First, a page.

Now that I’ve fully recovered from my pilgrimage... uh...I mean field trip... to Westfield, we’re back to our regularly scheduled weekly tastings. This past weekend, only my taste-buds visited the fabulous Mosel region of Germany, where many of the world’s most exciting Rieslings (i before e, except after c...) and Riesling-based blends are born. Rieslings are generally bright, sweet and refreshing wines with a sometimes yeasty quality if not done right—but you can bet your hinterbacken that they're done right in Mosel.
|I've been exposed to my fair|
share of attack cats. This is
Arthur, guarding my diary.
For my (and your) tasting pleasure, today's offering will be the Peter Brum Zeller Schwarze Katz. Hailing from the town of Zell on the steep sloping banks of the Moselle River in Germany, Zeller Schwarze Katz wines are fun to drink and have a great story to go along with the great name: Legend has it that back in lederhosen times, there was a black cat that fiercely guarded the finest wine in town. When some wine merchants arrived at the town wine cellar to try some of the wines, the black cat ferociously guarded one of the barrels by swatting and hissing at anyone who came near it. The merchants, in their infinite wisdom, took this not as a sign that the cat was rabid and/or protecting its litter of kittens that were sleeping behind the barrel—this likely scenario is purely speculation on my part— but that the cat must be protecting the best wine. Thenceforth the Black Cat of Zell (Zeller Schwarze Katz) became the official symbol for the town and its quality wine. Because if a cat will attack you over it, it must be good, right?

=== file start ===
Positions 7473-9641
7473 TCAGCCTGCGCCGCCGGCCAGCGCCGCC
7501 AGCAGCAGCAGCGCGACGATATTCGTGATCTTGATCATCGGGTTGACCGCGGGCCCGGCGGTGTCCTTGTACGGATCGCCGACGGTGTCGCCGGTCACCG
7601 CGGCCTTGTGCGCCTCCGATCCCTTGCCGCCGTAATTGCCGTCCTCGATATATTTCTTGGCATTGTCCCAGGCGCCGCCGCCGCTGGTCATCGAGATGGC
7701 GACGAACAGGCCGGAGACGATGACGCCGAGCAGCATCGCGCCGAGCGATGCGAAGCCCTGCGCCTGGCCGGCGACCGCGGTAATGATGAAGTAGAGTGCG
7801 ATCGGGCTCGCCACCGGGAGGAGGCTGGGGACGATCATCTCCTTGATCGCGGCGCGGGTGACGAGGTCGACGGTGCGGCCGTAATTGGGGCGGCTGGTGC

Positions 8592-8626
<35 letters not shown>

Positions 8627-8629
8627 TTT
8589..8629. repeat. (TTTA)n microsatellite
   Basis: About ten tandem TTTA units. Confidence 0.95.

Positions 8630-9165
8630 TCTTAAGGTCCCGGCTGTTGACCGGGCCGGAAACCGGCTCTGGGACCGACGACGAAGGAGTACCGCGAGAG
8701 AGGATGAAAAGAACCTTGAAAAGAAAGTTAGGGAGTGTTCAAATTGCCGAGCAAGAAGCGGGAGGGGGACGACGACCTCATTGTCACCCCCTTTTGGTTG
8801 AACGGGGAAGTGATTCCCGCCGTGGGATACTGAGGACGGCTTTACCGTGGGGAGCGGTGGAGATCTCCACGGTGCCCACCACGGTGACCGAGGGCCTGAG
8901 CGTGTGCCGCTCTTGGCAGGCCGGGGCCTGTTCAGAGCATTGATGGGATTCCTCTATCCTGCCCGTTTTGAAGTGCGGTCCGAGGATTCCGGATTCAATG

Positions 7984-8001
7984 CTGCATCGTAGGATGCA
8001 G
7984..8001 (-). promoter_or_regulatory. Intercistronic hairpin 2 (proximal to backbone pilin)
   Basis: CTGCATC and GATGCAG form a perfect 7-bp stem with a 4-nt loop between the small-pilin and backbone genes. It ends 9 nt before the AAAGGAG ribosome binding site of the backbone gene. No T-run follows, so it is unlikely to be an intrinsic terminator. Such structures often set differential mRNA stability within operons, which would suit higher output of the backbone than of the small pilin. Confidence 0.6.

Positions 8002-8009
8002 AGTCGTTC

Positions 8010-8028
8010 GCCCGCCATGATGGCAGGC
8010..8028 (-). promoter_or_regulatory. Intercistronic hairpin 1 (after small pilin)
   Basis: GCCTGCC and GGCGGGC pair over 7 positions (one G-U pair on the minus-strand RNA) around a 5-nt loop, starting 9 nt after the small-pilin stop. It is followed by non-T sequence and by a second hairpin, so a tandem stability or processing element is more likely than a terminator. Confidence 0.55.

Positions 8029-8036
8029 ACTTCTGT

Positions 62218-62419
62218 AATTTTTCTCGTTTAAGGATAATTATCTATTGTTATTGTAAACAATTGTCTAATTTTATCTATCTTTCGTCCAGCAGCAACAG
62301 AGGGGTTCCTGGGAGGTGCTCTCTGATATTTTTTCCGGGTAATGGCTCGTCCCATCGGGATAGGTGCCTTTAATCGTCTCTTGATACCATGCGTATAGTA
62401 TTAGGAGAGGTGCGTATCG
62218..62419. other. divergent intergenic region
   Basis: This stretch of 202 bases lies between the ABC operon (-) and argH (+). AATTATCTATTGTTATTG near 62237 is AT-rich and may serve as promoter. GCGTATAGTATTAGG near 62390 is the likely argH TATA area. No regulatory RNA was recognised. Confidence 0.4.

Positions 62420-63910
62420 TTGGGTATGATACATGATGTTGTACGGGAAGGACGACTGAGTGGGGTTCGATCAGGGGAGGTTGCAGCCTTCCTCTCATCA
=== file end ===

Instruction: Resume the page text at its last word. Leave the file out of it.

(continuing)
|This pissed off cat is ready to|
schlagen your hinterer teil des
Right. Sunday evening, after a long day of doing pretty much nothing, I decided that while I was watching some Olympic highlights before bed I would have a glass of the Peter Brum Zeller Schwarze Katz and then tell you alllllll about it. It’s a predominantly Riesling blend of a dazzling yellow color with a crisp, zesty scent that clouds into your nostrils and continues all the way down to tickle the base of your throat. Xxx xxxx xxxxxxx x xxxxx xxx xxxxxx xxxx xx xxxxx. (The previous statement has been removed due to inevitability of "that's what she said" jokes).
|...the bottle is pretty too.|
The taste is not nearly as cloying as the aroma. The Peter Brum Zeller has a pleasant, light flavor. It's a sweet but relatively uneventful wine—it doesn’t change much on the palate but rather begins with quick, crisp floral flavors on the tip of the tongue and ends with some minerality and a little warmth in the chest. There isn’t much middle to speak of; it starts bright, fades quickly and returns for a smooth finish without that “beery” quality some white wines tend to have.
|Glass number "three"|
My Rating: B+
* P.S. Because I know you're wondering, "hinterer teil des
menschlichen beckens" is loosely translated as "rear part of the human pelvis." You're welcome.